Last night's Question Time panel followed the House of Commons in debating Syria and whether Britain should be bombing there; the big government's big economic announcement this week; and how the NHS is doing.
The panellists were Cabinet Office minister Matthew Hancock MP, Labour's Ken Livingstone, the SNP's Pete Wishart MP, comedian Matt Forde and Kate Andrews of the Adam Smith Institute.
The NHS is safe with us?
"What Britain has seen is a serious drop in the quality of healthcare...not compared to America or Singapore, but compared to its neighbours [mentions Germany, Switzerland, France]"—Kate Andrews
How do you measure the performance of something as complicated as a healthcare system? What about if you're comparing it to the healthcare system of another country?
It's very difficult, and depends on what you think a "good" system looks like. In a blog earlier this year, Kate Andrews wrote that she prefers the European Health Consumer Index, which ranked England 14th after Germany, Switzerland and France.
Earlier this month we pointed to seemingly contradictory conclusions from two reports. One from the Commonwealth Fund put the UK's healthcare system top out of eleven countries, while another by the OECD said that quality in the UK "continues to lag behind that in many other OECD countries".
No matter which measures are used, it's always going to be difficult to say that one health system is better than another. As the Nuffield Trust and Health Foundation say:
"Despite continuous improvements in the quality of the OECD data and indicators, we have to guard against making oversimplified statements, for example that the quality of care is either good or bad in one country or another. As we have noted many times before, quality is difficult to measure and the indicators we have only capture very specific aspects of care — not the totality."
Rich and poor
"[Under Tony Blair] the rich got richer and richer and everybody else struggled"—Ken Livingstone
"Simply not true. For the first time in a very long time under Tony Blair's government it was the only time in recent history where the gap between rich and poor narrowed."—Matt Forde
We're trying to contact Matt Forde and Ken Livingstone to find out what measures they are using.
Over the whole of Blair's period in office (1996/97 to 2006/07), the very lowest part of the income distribution saw their incomes (adjusted for inflation) fall and the very top saw their incomes grow, according to the Institute for Fiscal Studies.
Among those more in the middle, those on lower incomes were the ones that saw the highest growth. By those 'more in the middle' we're referring to those between the 20th percentile and 90th percentile of the income distribution.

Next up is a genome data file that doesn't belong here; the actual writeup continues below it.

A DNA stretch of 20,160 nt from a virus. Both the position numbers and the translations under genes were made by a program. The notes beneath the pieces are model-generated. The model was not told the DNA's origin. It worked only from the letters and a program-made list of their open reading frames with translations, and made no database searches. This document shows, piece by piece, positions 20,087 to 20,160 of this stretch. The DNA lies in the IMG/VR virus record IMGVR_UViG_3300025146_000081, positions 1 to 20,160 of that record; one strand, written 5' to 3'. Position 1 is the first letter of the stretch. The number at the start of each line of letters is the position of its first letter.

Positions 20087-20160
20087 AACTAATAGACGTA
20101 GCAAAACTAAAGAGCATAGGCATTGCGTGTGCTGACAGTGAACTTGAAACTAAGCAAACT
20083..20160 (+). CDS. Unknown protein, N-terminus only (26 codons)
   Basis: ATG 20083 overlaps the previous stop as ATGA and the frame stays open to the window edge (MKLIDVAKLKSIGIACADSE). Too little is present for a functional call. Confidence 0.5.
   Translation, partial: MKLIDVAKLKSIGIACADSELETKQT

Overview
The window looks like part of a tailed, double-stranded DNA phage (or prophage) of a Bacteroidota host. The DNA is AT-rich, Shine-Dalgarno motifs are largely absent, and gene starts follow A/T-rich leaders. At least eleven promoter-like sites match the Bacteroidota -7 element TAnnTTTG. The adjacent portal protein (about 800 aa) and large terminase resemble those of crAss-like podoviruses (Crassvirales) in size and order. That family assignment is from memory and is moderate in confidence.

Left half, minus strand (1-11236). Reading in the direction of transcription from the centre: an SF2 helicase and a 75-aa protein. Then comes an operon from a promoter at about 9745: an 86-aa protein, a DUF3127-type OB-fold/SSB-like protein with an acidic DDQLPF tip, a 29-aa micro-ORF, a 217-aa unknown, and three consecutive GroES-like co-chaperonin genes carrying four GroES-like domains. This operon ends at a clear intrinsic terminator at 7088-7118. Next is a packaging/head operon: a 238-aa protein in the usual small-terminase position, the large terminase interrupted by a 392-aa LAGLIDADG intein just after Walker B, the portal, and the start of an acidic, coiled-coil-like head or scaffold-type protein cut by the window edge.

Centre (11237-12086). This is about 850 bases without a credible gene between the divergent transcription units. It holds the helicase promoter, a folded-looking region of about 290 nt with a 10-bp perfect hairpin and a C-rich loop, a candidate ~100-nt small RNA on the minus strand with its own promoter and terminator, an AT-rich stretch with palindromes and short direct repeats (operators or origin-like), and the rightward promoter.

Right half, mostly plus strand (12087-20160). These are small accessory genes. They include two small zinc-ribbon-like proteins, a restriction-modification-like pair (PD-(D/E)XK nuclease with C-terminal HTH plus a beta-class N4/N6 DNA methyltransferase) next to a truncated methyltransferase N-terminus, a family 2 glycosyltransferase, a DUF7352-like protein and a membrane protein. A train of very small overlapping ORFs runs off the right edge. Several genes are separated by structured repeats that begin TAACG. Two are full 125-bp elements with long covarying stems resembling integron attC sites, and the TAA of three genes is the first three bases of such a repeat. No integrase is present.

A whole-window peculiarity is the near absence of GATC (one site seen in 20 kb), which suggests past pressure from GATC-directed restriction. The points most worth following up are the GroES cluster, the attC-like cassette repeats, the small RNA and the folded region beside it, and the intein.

So, on this basis it's not correct to say that "everybody else struggled" under Blair.
The IFS found that the Gini coefficient (a measure of inequality) rose from 0.33 in 1996/97 to 0.35 in 2006/07—a small but statistically significant increase. Looking at a few measures, the IFS found that inequality rose in the late 1990s, fell in the early 2000s and rose again in the last two or so years of Blair's period in office.
This was a smaller rise than that seen during Margaret Thatcher's time in government (when it rose from 0.25 to 0.34), but not compared to John Major's government where inequality by this measure fell slightly (from 0.34 to 0.33).
"That number [of children in poverty] has fallen over the past 5 years"—Matthew Hancock
"It hasn't!"—audience member
Relative child poverty has fallen over the last five years, while absolute child poverty has risen. That's the case looking at both before and after housing costs, and as a proportion of all children.
More detail on relative and absolute poverty is available in our explainer.
Jobs in manufacturing
"We should have invested in modernising our manufacturing like Germany did, we've seen 6 million jobs lost."—Ken Livingstone
We've contacted the Labour Party to ask for Mr Livingstone's details, so that we can clarify his claim.
"A quarter of a million people killed in Syria; 11 million people are homeless - it's the biggest refugee crisis that we've seen in modern time"—Pete Wishart
The President of the United Nations Security Council said in August that in the Syrian crisis "at least 250,000 have been killed, including well over 10,000 children, and 12 million people have been forced to flee their homes".
Another UN agency gives the number of people leaving their home in Syria as under 11 million as of October.
During wartime such estimates are difficult. In addition, the figures for the 'internally displaced' population, which are snapshots at a given point in time, can increase and decrease—so different estimates might be equally valid for the time they were made.
And as Dr Robert Muggah has pointed out, there are also different figures given for the number of deaths in the Syrian conflict, as counts can get varying results depending on how they're carried out.
"[The Government's strategy includes] the billion pounds we've set aside for humanitarian relief and helping Syrian people get home afterwards"—Matthew Hancock
The Department for International Development gives a figure of £1.1 billion for humanitarian aid either provided or committed for the Syrian crisis since 2012. Not all this money has been spent yet, so it makes sense to say "set aside".
About half is earmarked for projects within Syria, with the rest to be spent in nearby countries.
The government indicated that it would increase aid spending for the Syrian crisis in the Spending Review on 25 November, as well as spending £460 million from the aid budget to resettle 20,000 Syrian refugees in the UK.
The United Nations separately records roughly £1 billion ($1.5 billion) for the UK's contribution to "total funding (appeal and non-appeal) to the Syria crisis" over the past four years. Again, this is counting both money spent and money committed.